Sunday, July 7, 2013

Jazz Forum Arts Brazilian Afternoon Free Concert in Harrison,NY

Mark Morganelli, Nanny Assis and Vic Juris
photo by Ralph A. Miriello ©2013 
Impresario and trumpet player Mark Morganelli has been presenting jazz concerts since 1979 when he presented concerts at 50 Cooper Street in New York at his Jazz Forum Loft. Under the banner of  Jazz Forum Arts, which he started in 1985, this non for profit production company has brought jazz to many interesting and diverse venues to the delight of music lovers in the tri-state area. I was fortunate to see some of the great jazz shows Morganelli has produced each year at the venerable Tarrytown Musical Hall in Tarrytown , New York. My most memorable concert was one the late, great Dave Brubeck gave at the concert hall during his ninetieth year, one I shall not forget.

In addition to ongoing music at Tarrytown, this summer Jazz Forum Arts will provide Westchester County residents a series of free summer concerts, the Dobbs Ferry Summer Music series, sponsored by Chase Bank, and held at Mercy College. The series will run every Wednesday  from June 19 through August 21, 2103.

Morganelli  is an accomplished trumpet and flugelhorn player who has performed at numerous festivals and venues both in this country and in Europe. His Jazz Forum All Stars can be seen performing weekly at the Rainwater Grill in Hastings on the Hudson or in a duo format at Orissa in Dobbs Ferry.

As part of another Chase sponsored free summer jazz series, Morganelli is performing  a series of weekly afternoon concerts at the Chase corporate offices at 106 Corporate Drive in Harrison, New York. I got a chance to see a trio he assembled to perform on Wednesday afternoon July 3rd for an intimate hour long
program of Brazilian jazz.

Mark Morganelli
photo by Ralph A. Miriello©2013 

In the shade of the trees around the outdoor picnic tables adjacent to the office building's cafeteria, the trio set up to entertain anyone who cared to sit down and listen. Morganelli was joined by his long time friend and musical collaborator, the guitarist Vic Juris and the effervescent percussionist Nanny Assis. Bassist Nilson Matta was scheduled to appear but got stuck in pre fourth of July traffic. Mr. Juris had a blond custom acoustic guitar with a deep cutaway that he played through a small amplifier with no electronics.
Mr. Morganelli played his copper finished flugelhorn and some hand percussion instrument. Mr. Assis played a silver Timbau ( pronounced Chimbau), on which he demonstrated he could reproduce the sound of three congas on one drum, a percussive box that served as his seat, a hi-hat and two cymbals and his panderio.

Nanny Assis
photo by Ralph A. Miriello©2013 
With this sparse but effective set of instruments, the trio started the set with the Jobim classic "The Girl from Ipanema" made famous by Astrud Gilberto and Stan Getz. The music seemed to send a warm breeze through the air as the infectious Brazilian bossa brought the small crowd to a far away beach. Mr. Morganelli stated the melody briefly but beautifully and Mr. Juris embellished on it with his own fleet runs and gentle chording. Mr. Assis smiled broadly as he kept the floating beat with his authentic rhythmic time.
The group continued with song titled "Amore and Pace" ( Love and Peace) Mr. Assis played his silver Timbau, an instrument which gave him a remarkable range of tones depending on how and where he played on it. Mr. Juris accompanied softy as the sound of Mr. Morganelli's warm, melodic flugelhorn wafted in the air.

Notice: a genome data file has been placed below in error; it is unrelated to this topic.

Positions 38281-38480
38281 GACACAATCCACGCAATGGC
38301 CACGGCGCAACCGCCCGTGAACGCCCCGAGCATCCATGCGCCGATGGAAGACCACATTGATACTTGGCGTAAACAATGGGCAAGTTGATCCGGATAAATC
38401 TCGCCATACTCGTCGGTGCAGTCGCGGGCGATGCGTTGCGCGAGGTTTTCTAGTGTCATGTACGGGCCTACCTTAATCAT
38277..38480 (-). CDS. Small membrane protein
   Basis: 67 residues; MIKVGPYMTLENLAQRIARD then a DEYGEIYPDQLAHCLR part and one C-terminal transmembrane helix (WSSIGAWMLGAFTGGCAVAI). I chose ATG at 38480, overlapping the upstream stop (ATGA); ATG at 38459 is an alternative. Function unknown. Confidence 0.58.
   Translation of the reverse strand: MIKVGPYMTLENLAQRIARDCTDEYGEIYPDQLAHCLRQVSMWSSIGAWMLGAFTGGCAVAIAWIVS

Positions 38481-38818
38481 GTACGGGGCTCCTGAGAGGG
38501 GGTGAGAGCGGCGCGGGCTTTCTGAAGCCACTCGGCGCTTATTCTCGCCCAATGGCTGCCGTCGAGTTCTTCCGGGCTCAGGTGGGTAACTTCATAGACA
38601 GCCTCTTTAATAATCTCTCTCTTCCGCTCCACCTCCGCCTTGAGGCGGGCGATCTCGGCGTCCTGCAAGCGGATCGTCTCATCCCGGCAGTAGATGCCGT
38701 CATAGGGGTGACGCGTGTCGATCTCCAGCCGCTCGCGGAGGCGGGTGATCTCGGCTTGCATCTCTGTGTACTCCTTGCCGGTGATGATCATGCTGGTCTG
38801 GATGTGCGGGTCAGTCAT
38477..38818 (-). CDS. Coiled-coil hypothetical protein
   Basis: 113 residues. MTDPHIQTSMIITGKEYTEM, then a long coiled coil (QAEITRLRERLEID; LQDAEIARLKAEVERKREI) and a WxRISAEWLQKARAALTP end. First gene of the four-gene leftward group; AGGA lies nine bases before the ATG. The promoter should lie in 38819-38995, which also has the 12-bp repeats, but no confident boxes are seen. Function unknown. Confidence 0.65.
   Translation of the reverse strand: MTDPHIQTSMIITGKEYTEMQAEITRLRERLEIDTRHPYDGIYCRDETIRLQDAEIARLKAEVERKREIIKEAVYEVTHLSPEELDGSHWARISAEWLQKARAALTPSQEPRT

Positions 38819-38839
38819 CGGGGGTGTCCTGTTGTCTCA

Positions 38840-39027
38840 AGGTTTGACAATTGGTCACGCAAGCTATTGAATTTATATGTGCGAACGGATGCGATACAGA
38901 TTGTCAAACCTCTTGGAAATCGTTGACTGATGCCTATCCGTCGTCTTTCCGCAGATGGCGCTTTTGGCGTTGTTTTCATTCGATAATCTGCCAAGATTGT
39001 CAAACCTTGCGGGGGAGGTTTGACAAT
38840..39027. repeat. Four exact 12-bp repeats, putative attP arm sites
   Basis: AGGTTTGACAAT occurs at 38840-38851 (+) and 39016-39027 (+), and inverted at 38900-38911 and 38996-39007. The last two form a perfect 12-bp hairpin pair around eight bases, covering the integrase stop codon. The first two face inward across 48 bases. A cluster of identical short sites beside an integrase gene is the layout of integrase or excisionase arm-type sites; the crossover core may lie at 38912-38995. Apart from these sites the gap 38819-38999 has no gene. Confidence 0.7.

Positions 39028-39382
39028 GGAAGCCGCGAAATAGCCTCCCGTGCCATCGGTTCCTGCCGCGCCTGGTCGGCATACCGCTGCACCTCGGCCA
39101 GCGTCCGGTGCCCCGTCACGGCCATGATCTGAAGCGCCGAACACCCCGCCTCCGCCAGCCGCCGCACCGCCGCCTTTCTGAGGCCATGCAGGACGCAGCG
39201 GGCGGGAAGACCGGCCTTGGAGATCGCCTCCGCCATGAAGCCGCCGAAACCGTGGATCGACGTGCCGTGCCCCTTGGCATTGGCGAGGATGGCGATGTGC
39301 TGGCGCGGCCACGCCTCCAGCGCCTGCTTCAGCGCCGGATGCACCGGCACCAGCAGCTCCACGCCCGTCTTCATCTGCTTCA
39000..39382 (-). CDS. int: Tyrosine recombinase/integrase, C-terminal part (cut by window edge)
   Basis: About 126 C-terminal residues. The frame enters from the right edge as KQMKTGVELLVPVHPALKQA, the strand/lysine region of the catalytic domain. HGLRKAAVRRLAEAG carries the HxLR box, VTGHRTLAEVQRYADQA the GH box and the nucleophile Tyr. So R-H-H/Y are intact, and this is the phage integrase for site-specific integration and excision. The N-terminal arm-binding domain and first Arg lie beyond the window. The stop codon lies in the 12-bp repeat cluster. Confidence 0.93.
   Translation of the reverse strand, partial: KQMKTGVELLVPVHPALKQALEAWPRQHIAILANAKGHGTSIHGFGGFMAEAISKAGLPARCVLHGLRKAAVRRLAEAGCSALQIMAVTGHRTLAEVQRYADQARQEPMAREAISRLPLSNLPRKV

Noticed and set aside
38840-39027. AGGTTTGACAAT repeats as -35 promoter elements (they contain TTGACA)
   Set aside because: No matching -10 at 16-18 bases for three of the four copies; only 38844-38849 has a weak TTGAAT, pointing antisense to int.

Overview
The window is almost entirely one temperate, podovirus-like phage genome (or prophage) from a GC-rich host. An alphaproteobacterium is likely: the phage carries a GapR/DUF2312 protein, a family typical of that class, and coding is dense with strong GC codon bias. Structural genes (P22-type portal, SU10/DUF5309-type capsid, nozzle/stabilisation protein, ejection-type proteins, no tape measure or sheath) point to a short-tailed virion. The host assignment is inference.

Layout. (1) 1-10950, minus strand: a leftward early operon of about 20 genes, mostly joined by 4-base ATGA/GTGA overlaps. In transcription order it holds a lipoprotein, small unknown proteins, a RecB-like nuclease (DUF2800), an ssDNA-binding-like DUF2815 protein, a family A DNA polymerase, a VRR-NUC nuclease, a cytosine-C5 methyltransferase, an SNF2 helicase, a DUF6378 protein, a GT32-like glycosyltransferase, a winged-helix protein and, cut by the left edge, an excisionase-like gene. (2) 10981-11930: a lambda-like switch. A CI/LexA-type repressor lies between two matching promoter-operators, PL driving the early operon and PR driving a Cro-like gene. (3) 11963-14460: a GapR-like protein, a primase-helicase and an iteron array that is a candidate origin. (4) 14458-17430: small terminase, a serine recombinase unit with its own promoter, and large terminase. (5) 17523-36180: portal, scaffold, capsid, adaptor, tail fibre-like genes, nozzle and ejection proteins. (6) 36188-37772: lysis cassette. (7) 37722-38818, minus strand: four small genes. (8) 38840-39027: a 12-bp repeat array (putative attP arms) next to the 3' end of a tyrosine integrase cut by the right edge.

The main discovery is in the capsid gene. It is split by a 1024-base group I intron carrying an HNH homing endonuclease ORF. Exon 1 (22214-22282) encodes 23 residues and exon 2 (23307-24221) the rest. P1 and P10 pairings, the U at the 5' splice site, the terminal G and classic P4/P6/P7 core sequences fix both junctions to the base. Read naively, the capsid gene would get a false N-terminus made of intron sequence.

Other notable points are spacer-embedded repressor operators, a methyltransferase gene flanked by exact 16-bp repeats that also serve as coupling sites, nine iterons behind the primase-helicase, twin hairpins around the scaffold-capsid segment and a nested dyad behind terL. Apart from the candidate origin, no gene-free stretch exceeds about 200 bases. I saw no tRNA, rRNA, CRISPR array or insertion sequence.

The trio continued with another samba by Mr. Jobim. Mr. Juris started it out with a deft display of harmonics on his guitar. Mr. Assis stood up on this one using just his panderio. A a tambourine like instrument that looks limited in its use, Mr Assis proved that in the right hands it could be made to create  an astonishing variety of percussive rhythms. Mr. Juris started to really warm up on this one, creating interesting and unexpected harmonies. He would elevate on his heels as ramped up the speed and complexity of his solo to the delight of the gathering.
Vic Juris
photo by Ralph A. Miriello©2013 

Another Jobim classic "Dindi" ( pronounced Gingi) was sensitively played by Mr. Morganelli on his honey toned flugelhorn. Mr. Morganelli principally played the melodies of these Brazilian classics throughout the concert,  leaving the improvisations to Mr. Juris .  Mr Juris is an accomplished played with a reservoir of interesting ideas. His sense of time was impeccable as he floated through some rapid single note improvisations that skillfully fit between Mr. Assis's beats. Mr. Assis for his part served as the focal point of the trio. Originally form the  Bahia area of Brazil, Mr. Assis  brought a palpable exuberance to the music of his native land. His smile radiated the joy that the music brings to those who allow themselves to fall under it's spell. His marvelous sense of rhythm carried the tunes like a wave of warm surf enveloping a sun drenched beach.

 The last song was titled another Jobim classic  "Live to Dream"  or "Vivo Sonhando" another song made
famous to American audiences by Stan Getz  from his "Getz/Gilberto" album from 1963. Again the easy sway of this evocatively sensual melody was played lovingly by Moragnelli. Mr. Juris took a graceful and measured solo and Mr. Assis kept the rhythm of the tune in perfect tempo.

Mr. Moganelli and company provided a wonderful afternoon respite for all those who came to hear them.
A chance to experience the easy listening, sensual sounds of Brazilian samba on an otherwise hectic workday is surely the formula for a happy start to the fourth of July weekend. Check here at Jazz Forum Arts  for upcoming shows.

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